The following infographic from Mia MacMeekin seeks to provide some ideas to help make group work easier in your classroom. The strength of this particular graphic is in the range of the ideas. The first tip refers teachers to Vygotsky’s Zone of Proximal development, which frames student ability in terms of a range: what they can do unassisted, what they can do with the support of a More Knowledgeable Other (MKO), and what they cannot do even with support. This is different for each student, and understanding these ranges for students can help inform grouping decisions, whether you’re using a peer instruction model, ability grouping, or another approach.

Via John Evans
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harloff's curator insight, August 27, 3:48 AM

Nice infographics av very informative.

María Dolores Díaz Noguera's curator insight, August 27, 7:14 AM

Facilitando el trabajo en el aula...6 Tips For Creating Effective Student Groups - TeachThought | @scoopit via @joevans http://sco.lt/...

Miep Carstensen's curator insight, August 28, 5:40 PM

This is a great info graphic, but I would also add the importance of praising effort.

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What We Know About Student Motivation: Changing Mindsets

What We Know About Student Motivation: Changing Mindsets | Leading Schools | Scoop.it
A new report from the Carnegie Foundation for the Advancement of Teaching reviews what we know about student motivation.


""Data clearly suggests that it's not just academic ability that determines motivation, but also the capacities and character traits like resilience, self-confidence and tenacity that help students stay the course as the emotional path grows rougher and the learning curve steeper.

Students with "growth mindsets," by contrast, believe that with effort, their ability and performance can improve.

8. "Mindsets apply not only to academics -- to the attitudes that students have about their intellectual abilities -- they also apply to what students believe is their rightful place in school."

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Why the Best Teachers Won't Ditch the Lecture

Why the Best Teachers Won't Ditch the Lecture | Leading Schools | Scoop.it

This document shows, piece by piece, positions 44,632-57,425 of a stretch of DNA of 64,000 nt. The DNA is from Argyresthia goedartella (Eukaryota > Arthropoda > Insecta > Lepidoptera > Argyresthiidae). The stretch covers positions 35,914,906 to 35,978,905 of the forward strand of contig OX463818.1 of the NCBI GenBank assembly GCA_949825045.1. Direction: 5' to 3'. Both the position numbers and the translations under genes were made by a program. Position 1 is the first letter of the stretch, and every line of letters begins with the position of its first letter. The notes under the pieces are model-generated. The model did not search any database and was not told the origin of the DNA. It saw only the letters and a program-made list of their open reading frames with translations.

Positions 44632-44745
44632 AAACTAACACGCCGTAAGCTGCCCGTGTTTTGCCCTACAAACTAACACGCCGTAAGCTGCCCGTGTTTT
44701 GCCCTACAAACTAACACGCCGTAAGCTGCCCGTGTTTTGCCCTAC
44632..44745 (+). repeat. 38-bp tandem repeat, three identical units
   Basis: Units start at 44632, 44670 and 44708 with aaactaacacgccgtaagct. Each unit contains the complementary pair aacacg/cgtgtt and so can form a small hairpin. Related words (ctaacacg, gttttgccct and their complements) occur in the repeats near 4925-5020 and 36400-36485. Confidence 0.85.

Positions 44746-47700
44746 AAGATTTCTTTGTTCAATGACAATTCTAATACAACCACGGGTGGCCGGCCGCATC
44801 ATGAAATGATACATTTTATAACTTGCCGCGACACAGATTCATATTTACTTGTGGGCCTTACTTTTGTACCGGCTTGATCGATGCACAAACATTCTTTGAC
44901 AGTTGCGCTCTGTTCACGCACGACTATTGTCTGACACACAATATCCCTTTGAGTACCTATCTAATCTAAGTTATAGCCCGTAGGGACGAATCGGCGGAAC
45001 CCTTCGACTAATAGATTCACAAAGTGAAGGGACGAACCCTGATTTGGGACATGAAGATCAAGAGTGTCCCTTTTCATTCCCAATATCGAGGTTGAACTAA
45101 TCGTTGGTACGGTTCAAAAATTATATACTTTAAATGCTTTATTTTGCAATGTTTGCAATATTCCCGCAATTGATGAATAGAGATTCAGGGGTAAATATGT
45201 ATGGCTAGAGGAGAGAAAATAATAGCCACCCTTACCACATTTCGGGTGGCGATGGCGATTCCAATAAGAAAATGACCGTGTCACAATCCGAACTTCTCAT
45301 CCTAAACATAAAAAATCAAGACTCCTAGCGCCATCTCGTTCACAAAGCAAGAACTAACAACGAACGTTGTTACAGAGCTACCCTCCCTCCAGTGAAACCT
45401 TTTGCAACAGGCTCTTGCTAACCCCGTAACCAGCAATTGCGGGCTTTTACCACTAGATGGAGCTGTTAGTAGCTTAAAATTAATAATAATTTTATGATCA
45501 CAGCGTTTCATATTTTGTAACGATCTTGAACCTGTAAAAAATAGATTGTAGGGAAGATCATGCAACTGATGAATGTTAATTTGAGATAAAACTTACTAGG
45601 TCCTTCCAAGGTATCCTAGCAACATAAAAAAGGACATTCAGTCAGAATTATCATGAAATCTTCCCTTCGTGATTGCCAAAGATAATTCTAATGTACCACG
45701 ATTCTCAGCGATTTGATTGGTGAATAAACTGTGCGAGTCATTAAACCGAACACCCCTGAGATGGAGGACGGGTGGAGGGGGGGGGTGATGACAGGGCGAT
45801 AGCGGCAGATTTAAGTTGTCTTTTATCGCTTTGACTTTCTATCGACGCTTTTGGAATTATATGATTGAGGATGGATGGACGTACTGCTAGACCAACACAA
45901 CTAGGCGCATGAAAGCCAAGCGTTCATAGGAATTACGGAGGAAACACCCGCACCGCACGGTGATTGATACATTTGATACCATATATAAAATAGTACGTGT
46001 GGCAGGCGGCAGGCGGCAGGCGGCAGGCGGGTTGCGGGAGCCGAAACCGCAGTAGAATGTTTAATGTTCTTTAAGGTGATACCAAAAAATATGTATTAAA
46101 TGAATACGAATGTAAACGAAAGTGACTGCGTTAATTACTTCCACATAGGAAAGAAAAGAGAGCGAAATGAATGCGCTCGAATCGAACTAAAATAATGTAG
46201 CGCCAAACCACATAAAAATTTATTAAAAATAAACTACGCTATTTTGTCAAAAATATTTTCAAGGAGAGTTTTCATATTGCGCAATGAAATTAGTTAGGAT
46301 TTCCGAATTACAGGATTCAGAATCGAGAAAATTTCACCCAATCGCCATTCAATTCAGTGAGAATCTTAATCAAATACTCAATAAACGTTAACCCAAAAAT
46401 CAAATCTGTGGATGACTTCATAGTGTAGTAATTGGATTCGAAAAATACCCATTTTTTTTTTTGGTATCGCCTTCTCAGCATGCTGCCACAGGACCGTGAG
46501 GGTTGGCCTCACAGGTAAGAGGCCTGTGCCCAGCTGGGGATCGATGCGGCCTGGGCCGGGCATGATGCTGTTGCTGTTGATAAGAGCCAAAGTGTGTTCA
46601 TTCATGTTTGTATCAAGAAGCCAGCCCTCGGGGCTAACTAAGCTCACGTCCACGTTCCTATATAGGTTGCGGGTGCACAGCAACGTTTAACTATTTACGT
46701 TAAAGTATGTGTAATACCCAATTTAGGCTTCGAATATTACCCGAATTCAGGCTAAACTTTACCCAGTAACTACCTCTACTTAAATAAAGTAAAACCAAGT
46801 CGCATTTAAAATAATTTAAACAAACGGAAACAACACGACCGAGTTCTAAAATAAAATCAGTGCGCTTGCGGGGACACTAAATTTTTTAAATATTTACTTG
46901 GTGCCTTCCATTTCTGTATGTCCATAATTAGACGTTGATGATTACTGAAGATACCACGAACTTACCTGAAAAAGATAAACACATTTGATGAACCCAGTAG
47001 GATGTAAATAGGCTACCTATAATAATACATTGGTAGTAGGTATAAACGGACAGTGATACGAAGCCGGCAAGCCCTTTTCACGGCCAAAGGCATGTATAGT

Recently, Stephen Kosslyn, the founding Dean of Minerva Schools, offered a great explanation of
why active learning is superior to lectures. While I admire and appreciate radical innovations in educational models like Minerva, I’d like to share a point of view that presents the lecture and act
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Classroom Management: 3 Important Big-Picture Questions

Classroom Management: 3 Important Big-Picture Questions | Leading Schools | Scoop.it
Before getting into the minutiae of classroom management, consider how you organize your space, what learning looks like, and how you're building relationships with families.
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jilian stambolich's curator insight, August 27, 9:02 AM

You can know what people do and say but not what they think... but building relationships and honouring others voice can sure get you closer to a deeper understanding of others. 

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"Reading proficiency by third grade is the most significant predictor of high school graduation and career success"

"Reading proficiency by third grade is the most significant predictor of high school graduation and career success" | Leading Schools | Scoop.it
Even on a "Busy Day" for "Busy People," reading is a wonderful way to expand children's worlds and to bond children and caregivers, and one that can start at birth. It also is a crucial way to help children gain the language and literacy skills needed for a good start in school.